Design Thinking Spaces (Rather Than Steps)

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Design Thinking Spaces (Rather Than Steps)
Anneke Zwart, Student (University), Netherlands

According to Brown and Wyatt (2010), design thinking is not a process of orderly steps. Rather, design thinking contains three so-called "spaces" that are overlapping. The authors describe the following spaces that exist in design thinking:
1. Inspiration: Inspiration can be seen as the problems or chances that encourage people to search for solutions.
2. Ideation: This can be defined as the creation, the development and the assessment of particular ideas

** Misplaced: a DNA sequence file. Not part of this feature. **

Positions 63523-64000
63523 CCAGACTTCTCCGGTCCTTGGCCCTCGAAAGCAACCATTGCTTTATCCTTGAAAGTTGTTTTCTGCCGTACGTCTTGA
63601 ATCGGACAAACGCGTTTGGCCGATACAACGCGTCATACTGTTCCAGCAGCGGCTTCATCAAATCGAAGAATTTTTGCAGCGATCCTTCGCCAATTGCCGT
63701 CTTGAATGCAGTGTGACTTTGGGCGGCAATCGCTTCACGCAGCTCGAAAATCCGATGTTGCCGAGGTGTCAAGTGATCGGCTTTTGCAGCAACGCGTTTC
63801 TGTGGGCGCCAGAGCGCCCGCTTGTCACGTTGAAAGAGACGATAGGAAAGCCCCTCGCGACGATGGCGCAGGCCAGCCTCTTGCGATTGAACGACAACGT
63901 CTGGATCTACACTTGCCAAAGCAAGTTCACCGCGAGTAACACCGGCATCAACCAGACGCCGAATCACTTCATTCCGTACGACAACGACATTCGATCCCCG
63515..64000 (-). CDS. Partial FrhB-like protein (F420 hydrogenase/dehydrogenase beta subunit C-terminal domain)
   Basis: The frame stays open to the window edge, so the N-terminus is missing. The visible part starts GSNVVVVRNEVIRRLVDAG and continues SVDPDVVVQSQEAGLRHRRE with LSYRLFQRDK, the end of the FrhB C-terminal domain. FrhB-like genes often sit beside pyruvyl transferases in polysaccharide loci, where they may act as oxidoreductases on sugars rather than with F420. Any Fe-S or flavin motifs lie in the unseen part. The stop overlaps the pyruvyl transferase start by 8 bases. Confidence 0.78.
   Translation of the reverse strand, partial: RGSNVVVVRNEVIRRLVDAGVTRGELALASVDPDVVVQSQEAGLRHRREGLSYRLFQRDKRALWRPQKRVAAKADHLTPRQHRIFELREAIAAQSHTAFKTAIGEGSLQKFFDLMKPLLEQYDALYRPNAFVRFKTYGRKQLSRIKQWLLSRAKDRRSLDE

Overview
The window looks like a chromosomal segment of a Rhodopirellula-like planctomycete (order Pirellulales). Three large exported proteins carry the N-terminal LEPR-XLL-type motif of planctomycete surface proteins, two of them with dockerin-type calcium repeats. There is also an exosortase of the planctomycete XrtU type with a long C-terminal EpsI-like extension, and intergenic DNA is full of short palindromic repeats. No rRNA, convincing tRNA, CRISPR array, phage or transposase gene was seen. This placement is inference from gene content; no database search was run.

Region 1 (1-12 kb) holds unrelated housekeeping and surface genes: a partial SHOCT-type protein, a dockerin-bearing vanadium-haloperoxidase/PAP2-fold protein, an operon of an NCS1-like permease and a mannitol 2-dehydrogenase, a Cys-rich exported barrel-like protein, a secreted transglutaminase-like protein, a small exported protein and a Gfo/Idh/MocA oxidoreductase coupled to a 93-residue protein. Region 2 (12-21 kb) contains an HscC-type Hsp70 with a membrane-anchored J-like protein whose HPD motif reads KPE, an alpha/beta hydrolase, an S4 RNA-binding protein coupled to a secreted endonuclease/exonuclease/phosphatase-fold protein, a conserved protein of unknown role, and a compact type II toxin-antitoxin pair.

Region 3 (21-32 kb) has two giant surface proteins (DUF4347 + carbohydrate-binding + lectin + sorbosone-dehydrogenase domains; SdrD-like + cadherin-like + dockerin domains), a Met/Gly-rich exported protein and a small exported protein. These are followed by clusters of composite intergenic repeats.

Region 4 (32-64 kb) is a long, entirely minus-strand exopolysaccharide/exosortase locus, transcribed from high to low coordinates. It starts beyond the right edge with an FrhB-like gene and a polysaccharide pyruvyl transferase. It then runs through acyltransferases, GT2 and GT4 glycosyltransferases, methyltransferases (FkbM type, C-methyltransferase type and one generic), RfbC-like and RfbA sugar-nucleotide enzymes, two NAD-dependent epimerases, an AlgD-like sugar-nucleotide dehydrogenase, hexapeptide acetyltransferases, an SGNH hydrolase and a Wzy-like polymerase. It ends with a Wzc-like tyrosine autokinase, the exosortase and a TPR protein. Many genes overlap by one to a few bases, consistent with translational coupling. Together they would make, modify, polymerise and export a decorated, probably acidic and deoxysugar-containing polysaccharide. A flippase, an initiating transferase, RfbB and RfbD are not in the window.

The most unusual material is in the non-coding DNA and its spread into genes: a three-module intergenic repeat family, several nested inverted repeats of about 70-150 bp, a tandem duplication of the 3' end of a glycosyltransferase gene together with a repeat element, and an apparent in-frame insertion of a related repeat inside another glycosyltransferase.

3. Implementation: The process that starts from the project stage to implementing the ideas into reality. In other words, the realization of a certain plan or design.
These are not called steps because they do not necessarily occur sequentially. For example, a project might loop back through those different “spaces” because new paths and ideas are often discovered during the process of the project.

Source: Brown, T. and J. Wyatt (2010) “Design Thinking for Social Innovation” Stanford Social Innovation Review pp 29-35



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